‘The best way to be a leader is lead by example’

The jet lag was still lingering after his long flight from New Zealand but the Connacht team bonding session that greeted Mils Muliaina on his arrival in Galway was all the kick start he needed to tell him he had landed in a good spot.

The All Blacks legend may have been brought to Ireland by head coach Pat Lam to mentor the province’s impressive array of exciting young backs but not even 100 Test caps could prepare Muliaina for Connacht’s lip-syncing boy band night.

“He’d only been here two days but he joined in with his group,” Lam said of the new arrival. “He’s a real team man and loves being involved in our team and when I looked over at our team challenge, he’s up there singing with Darragh Leader and Robbie Henshaw.”

It was an eye-opener for Muliaina, 34, who nevertheless approached the challenge with gusto.

“I tell you what, our team won,” he said, laughing. “Even things like that, to come here and see guys get involved... in New Zealand, guys wouldn’t really get into it but here I was surprised how well they embraced it. The boys just got up there and did it and it’s good for team bonding and culture. I was really impressed by that, although I wasn’t really impressed by some of the dancing! But I’m sure we can get it right by the end of the year.”

Kieran Marmion, Leader, Henshaw. Muliaina heard all about the new crop of talent emerging in the province as his former Auckland boss Lam waxed lyrical during their many conversations last season, when the Connacht coach persuaded him to join.

“They’ve lived up to the billing and then some,” Muliaina said. “We’re probably a little bit arrogant back home in New Zealand, we don’t realise some of the talent that is around, globally, and when Pat mentioned some of the things that are going on here, and I knew of Robbie, it’s certainly exceeded expectations, seeing the way they train and play. I’m looking forward to some good things throughout this season.”

The high expectations concerning Muliaina did not hit home until the Samoan-born star landed in Galway to start his one-year contract and was greeted with his picture adorning billboards selling season tickets.

“I don’t know about being on billboards, I was a little bit taken aback by it,” he said. “It wasn’t until I got here that I realised it was such a big deal. In New Zealand signing for someone isn’t really that big.

“But I certainly do appreciate the welcome, it’s been pretty amazing. I’m loving it. I’m being really welcomed here, the people are fantastic and it’s a great place.”

So much has been made of Muliaina’s mentoring role at Connacht that it is easy to forget he is here to play as well, although it will be eight weeks before supporters will see the full-back in action as he completes his rehabilitation from an elbow injury. Playing is still what he is all about, three years on from his 100th and final All Blacks cap in the 2011 World Cup quarter-final against Argentina.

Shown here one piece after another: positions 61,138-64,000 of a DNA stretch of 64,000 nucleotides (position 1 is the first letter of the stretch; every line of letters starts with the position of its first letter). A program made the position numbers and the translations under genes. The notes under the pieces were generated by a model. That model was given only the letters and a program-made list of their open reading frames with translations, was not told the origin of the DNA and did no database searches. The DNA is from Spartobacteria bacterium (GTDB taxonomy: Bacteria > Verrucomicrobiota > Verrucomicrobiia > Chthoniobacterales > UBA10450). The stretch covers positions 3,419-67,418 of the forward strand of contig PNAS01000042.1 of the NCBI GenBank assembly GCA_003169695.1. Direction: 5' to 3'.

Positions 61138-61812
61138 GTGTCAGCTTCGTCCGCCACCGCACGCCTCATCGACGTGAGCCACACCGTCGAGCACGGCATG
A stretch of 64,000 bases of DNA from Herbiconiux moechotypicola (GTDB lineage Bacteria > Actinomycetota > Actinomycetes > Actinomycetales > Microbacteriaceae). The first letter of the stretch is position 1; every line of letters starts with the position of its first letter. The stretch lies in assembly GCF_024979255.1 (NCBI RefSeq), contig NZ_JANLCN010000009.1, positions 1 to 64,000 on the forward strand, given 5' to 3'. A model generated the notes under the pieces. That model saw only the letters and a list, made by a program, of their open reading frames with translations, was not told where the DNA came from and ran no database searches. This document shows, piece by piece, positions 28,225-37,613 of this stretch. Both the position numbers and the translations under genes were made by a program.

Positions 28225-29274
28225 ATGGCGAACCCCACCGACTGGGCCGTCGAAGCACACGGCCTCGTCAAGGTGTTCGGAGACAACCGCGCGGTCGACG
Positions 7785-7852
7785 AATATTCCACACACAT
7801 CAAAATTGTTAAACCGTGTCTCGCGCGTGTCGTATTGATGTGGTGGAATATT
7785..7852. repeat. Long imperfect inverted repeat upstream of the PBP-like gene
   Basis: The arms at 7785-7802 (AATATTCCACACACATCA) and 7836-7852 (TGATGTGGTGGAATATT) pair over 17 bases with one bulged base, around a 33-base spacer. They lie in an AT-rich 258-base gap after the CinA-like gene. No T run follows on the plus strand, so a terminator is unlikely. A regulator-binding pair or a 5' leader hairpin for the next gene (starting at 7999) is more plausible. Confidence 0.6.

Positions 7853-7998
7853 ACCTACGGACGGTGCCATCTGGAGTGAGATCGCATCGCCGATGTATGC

Two seasons in Japan followed by a stint with the Chiefs have been hampered by injury, Muliaina rushing back from a torn elbow tendon and in the process prolonging his spell on the sidelines.

So when Muliaina, lesson learned, is fit and ready to go, what is he going to bring to this Connacht team?

“The obvious thing is experience,” he said. “I’ve seen a lot of the way the guys play here and given them a little bit of feedback in terms of what they can do to make it a little bit easier than the way they’re doing it.

“They try really hard in some of the lines that they run and they can probably do a little bit better. In terms of me as a player I’ve got some experience so that I can do that but also, because of the young backs, I just think being around there and showing a little bit of solidity in tough times. I can help them through that and talk to them and make sure they are making good decisions. That’s something I’ve prided myself on, making good decisions, being in the right place at the right time, both defensively and in attack. I do still believe I’ve got those attributes but also help in giving that knowledge to the guys here. I didn’t realise how young some of these guys are until I got here. It’s amazing to think how talented they are. They’re really good athletes from what I’ve seen, they give 100% and so while I’m not ready to play, my mentoring role is just to help them out with all those wee things.

“But you’re right, I’m dead keen to get out there and play. I am really competitive and I wouldn’t have signed this contract if I was going to come here to make up the numbers and just be a mentor. I want to go out there and play and compete. I’ve always thought that the best way to be a leader is to lead by example and you can’t lead by example if you’re sitting in the stands.”

Muliaina will have to do just that a while longer, including today, when Connacht open their Guinness Pro12 campaign against the Dragons in Galway (5pm) with a backline whose average age is a little over 23 years. Full-back Shane Layden, 21, makes his first Connacht start after an injury-hit three years since his 2011 bow, while there are debuts for wing Niyi Adeolokun, scrum-half Ian Porter and on-loan Leinster lock Quinn Roux.

*Mils Muliaina is an ambassador for Mazda, official car supplier to Connacht Rugby.

CONNACHT: S Layden; N Adeolokun, D Leader, D McSharry, D Poolman; J Carty, I Porter; D Buckley, D Heffernan, N White; M Kearney, Q Roux; J Muldoon – captain, J Heenan, E McKeon.

Replacements: S Henry, F Bealham, R Ah You, G Naoupu, W Faloon, K Marmion, M Nikora, C Finn.

DRAGONS: L Byrne – captain; T Prydie, T Morgan, J Dixon, A Brew; J Tovey, J Evans; B Stankovich, E Dee, L Fairbrother; A Coombs, R Landman; L Evans, N Cudd, A Powell.

Replacements: T. Rhys Thomas, O Evans, D Way, I Gough, T Faletau, D Jones, G Rhys Jones, B Nightingale.

Referee: Marius Mitrea (Italy).

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